Patients who seek out medical care are first and foremost, consumers. As a consumer of healthcare services, a patient has a right to know what they are signing up for when agreeing to a procedure. Understanding informed consent can be crucial in understanding whether you might be a victim of medical malpractice.
In Connecticut, a physician must provide the patient with the information which a reasonable patient would have found important for deciding whether to embark on a certain course of treatment. To that end, the law requires a physician to disclose 1) the nature of the procedure; 2) the risks and hazards of the procedure; 3) the alternatives to the procedure; and 4) the anticipated benefits of the procedure. The patient’s right to this information comes from a patient’s fundamental right to self-determination.
Informed consent is not there to scare patients. Instead, it is to protect patients from receiving treatments that go against their personal level of risk tolerance. Informed consent also protects the doctor. By retrieving informed consent, the doctor can now proceed without worry that a patient will sue later for a known and accepted complication.
According to the American Medical Association (AMA), six features are used to determine whether a patient has received informed consent:
Most patients do not realize that they have the right to informed consent – especially if they assume that the doctor is too busy to answer their questions before agreeing to a procedure. Sometimes, a patient may not be sure what to ask their physician, so they just accept the treatment plan that they are presented with. Other times, a patient may ask about the proposed treatment, but not be given accurate answers by the physician. This is why the onus is on the provider to disclose all relevant information. If a doctor fails to disclose this information, and the procedure goes wrong, a patient may have a malpractice case.
When a procedure goes wrong, if the doctor either did not actually obtain informed consent or did not adequately explain the risks, hazards, and alternatives of the procedure, the door has been opened to a medical malpractice claim. An experienced lawyer is crucial to asking the right questions when things go wrong. Did the doctor sugar-coat the risks of the procedure? Or was he clear and up front? Did the doctor downplay that less risky alternatives were available? Did the doctor conceal that the procedure was experimental or very new to the field? Did the doctor misrepresent his experience in using the surgical equipment?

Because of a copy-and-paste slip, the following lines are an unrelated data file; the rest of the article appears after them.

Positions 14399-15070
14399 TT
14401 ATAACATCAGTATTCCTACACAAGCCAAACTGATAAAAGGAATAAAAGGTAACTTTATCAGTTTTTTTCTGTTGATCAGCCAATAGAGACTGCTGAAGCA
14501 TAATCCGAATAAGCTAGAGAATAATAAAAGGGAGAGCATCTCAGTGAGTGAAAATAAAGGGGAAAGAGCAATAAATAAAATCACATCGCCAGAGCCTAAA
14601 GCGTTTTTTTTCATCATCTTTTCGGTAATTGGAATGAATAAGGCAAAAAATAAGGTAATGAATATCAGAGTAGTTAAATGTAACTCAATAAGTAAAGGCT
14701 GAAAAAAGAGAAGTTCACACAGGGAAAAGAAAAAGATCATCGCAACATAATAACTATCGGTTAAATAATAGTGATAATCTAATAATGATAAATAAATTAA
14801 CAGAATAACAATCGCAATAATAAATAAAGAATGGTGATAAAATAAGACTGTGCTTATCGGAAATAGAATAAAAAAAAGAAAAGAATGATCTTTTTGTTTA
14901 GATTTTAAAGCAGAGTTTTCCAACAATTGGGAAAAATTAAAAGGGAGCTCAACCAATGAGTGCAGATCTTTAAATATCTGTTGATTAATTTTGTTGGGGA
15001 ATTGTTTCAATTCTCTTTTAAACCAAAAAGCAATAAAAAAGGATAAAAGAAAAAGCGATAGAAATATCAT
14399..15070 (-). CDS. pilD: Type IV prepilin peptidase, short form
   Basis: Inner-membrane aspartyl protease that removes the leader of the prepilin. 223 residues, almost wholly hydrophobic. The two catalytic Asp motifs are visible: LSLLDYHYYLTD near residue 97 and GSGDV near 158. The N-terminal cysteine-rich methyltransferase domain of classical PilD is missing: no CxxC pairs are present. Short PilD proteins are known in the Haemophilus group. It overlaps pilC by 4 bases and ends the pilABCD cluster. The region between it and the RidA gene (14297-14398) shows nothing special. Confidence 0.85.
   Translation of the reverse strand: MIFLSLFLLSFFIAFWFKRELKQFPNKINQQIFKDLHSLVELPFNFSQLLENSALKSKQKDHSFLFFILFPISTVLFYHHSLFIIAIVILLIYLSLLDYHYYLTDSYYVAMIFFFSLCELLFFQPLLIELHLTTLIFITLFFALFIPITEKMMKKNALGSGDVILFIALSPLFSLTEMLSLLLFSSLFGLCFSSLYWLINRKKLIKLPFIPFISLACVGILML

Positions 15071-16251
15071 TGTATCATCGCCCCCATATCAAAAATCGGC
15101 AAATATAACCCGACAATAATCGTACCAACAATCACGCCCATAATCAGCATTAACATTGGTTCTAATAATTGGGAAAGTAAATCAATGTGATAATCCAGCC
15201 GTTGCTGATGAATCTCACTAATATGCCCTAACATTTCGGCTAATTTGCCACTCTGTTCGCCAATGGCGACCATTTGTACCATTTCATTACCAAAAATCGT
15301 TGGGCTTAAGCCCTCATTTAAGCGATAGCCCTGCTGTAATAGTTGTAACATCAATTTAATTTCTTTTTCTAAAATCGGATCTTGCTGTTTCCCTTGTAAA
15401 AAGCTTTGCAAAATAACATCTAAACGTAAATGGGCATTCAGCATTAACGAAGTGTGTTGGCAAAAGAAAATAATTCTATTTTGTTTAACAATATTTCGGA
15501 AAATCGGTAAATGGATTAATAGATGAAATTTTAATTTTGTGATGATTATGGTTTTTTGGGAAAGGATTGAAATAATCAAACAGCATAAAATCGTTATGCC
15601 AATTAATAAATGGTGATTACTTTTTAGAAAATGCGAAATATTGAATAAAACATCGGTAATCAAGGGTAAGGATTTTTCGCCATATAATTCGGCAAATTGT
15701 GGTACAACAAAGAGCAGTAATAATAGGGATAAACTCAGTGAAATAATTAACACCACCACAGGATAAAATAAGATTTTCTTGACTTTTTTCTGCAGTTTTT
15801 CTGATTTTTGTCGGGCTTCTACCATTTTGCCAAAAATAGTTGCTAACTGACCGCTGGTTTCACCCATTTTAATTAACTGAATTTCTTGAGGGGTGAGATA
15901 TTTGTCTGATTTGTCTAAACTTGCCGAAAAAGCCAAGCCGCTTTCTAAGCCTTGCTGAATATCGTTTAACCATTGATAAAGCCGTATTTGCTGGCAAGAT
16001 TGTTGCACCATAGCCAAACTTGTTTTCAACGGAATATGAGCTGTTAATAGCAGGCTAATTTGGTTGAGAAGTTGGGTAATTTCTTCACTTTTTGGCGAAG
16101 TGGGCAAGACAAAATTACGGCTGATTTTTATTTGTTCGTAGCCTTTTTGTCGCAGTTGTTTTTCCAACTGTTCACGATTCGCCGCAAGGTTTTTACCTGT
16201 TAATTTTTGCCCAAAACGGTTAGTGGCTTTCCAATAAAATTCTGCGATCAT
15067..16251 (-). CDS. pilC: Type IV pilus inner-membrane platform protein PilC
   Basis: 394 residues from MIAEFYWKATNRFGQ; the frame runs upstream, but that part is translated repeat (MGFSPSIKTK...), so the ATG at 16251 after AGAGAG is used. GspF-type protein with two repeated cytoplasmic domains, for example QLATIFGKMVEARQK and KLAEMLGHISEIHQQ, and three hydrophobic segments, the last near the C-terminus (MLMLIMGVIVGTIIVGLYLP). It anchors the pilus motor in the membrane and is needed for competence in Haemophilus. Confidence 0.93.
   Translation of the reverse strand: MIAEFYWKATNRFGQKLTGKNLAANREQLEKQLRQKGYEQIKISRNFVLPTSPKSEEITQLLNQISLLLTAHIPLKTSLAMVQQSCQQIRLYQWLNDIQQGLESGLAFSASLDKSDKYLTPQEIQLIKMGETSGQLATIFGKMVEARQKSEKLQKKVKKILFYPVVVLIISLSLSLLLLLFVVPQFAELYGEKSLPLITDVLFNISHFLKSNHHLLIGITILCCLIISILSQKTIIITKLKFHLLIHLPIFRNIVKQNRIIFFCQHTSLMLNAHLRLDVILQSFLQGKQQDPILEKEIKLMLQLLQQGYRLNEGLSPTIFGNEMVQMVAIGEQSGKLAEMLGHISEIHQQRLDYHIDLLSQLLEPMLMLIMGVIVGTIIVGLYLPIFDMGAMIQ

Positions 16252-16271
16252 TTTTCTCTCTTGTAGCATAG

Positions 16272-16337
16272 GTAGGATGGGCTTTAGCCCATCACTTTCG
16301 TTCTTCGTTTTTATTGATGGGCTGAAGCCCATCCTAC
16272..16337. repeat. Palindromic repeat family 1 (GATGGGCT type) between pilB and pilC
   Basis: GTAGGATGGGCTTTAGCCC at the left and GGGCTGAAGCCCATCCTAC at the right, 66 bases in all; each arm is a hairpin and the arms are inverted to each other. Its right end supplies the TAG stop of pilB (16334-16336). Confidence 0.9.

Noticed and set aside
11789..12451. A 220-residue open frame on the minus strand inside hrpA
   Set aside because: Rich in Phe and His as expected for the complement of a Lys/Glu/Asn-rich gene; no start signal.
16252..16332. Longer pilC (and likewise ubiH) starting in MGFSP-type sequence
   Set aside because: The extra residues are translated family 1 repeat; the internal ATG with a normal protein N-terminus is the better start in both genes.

If informed consent becomes an issue at trial, the “reasonable physician” standard will be used. The physician will be compared to others in the same practice and situation. The jury will then assess whether the doctor disclosed what other physicians would have disclosed. If the physician left out risks that other physicians would have disclosed for consent, he or she could be considered negligent. If, however, the physician disclosed similar risks that physicians would have disclosed themselves, there may be no liability.
Assuming the doctor failed to properly disclose the risks of the procedure, the question becomes: would the patient have chosen differently if properly informed? A doctor could leave out the complication risks of a life-saving procedure, but if that was the only procedure that could prevent someone from imminent demise, there is an argument that the patient would have chosen to undergo the procedure regardless of the new information. That said, if the undisclosed information would lead the patient to try different treatment options or just “wait and see,” the doctor’s negligence would be a cause of the harm.
There is a situation where a doctor must get “updated” informed consent. This is called the “change of circumstances” doctrine. If a patient consents to a procedure under a certain set of facts, but during the procedure those facts end up being wrong, the doctor may need to abort the procedure and get updated consent. For instance, suppose a diagnostic test show what looks like a dangerously large aneurysm that requires surgical removal, but once the doctor has begun surgery the aneurysm is actually much smaller and doesn’t require removal, the doctor must abort the procedure, inform the patient of the changed circumstances, and get updated consent. If the doctor ignores the changed circumstance, continues the procedure, and then the procedure goes wrong, there is malpractice because a reasonable patient who learned that the aneurysm was no longer a risk would not have wanted the procedure to continue.
At times physicians do not need informed consent and are not considered negligent. These examples include:
While informed consent is required, not all physicians obtain valid informed consent. At times a doctor will leave out details and give inadequate explanations – including potential risks – and treat a patient with consent. If you feel that you were not given the right information before agreeing or you never gave your consent for treatment, you may be able to sue that physician for malpractice.
To learn more about Connecticut laws surrounding informed consent, give us a call at Berkowitz Hanna. We can help you understand your legal options.